Lawyers and Corruption Laws

In April 2010, the International Bar Association, the Organisation for Economic Co-operation and Development and the United Nations Office on Drugs and Crime, launched the Anti-Corruption Strategy for the Legal Profession. The project is focusing on the role lawyers play in fighting corruption in international business transactions.

Nearly half of all respondents recognized corruption to be an issue affecting the legal profession in their own jurisdiction. However, responses varied significantly from region to region. It ranged from only 16 per cent of respondents from Australasia saw corruption as an issue to nearly 90 percent of respondents from the CIS (Commonwealth of Independent States) region, which includes Ukraine, Azerbaijan, Kyrgyz Republic, Moldova, and Russia.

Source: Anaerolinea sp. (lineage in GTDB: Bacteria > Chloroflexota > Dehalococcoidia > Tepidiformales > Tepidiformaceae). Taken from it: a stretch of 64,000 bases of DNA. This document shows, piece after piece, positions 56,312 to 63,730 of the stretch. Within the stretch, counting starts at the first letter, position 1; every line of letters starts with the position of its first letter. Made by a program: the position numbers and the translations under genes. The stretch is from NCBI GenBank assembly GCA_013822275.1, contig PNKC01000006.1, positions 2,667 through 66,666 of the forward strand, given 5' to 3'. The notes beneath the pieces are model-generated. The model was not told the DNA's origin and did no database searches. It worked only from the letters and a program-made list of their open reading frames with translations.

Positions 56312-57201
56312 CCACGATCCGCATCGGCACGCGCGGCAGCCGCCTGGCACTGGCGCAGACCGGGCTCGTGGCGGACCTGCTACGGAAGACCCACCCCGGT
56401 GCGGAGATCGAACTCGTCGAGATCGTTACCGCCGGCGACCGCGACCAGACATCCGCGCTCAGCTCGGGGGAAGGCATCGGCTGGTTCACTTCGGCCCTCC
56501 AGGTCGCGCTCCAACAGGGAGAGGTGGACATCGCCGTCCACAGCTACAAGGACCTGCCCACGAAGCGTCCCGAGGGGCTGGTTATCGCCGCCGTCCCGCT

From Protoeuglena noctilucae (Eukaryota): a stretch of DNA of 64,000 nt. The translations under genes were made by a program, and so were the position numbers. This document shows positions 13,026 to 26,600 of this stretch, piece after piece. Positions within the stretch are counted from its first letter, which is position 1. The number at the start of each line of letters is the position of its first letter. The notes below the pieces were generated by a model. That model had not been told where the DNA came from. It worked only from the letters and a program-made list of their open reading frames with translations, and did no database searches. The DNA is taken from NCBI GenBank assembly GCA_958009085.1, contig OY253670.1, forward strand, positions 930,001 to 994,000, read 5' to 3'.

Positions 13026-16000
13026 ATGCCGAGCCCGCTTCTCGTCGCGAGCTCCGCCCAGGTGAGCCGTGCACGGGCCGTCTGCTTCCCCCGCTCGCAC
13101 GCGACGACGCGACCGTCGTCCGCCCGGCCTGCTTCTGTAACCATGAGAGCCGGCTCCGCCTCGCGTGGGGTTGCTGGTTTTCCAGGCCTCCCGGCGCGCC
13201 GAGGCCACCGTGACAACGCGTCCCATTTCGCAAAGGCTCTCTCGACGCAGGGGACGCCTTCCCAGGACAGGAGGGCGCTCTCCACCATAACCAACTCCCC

The bad news:

  • Nearly 40 per cent of respondents had never heard of the major international instruments that make up the international anticorruption regulatory framework, such as the OECD Anti-Bribery Convention and the UN Convention against Corruption.
  • More than one in five said they have or may have been approached to act as an agent or middleman in a transaction that could reasonably be suspected to involve international corruption.
  • Nearly a third of respondents said a legal professional they know has been involved in international corruption offences.

The good news:

  • 42 per cent of respondents agreed that national anti-corruption laws and regulations were effective in preventing
    both inbound and outbound international corruption compared to five years ago
  • 60 per cent of survey respondents were aware of the FCPA and its scope, while 30 per cent were aware of the UK
    Bribery Act and its scope. (Of course you could look at the other side as bad news.)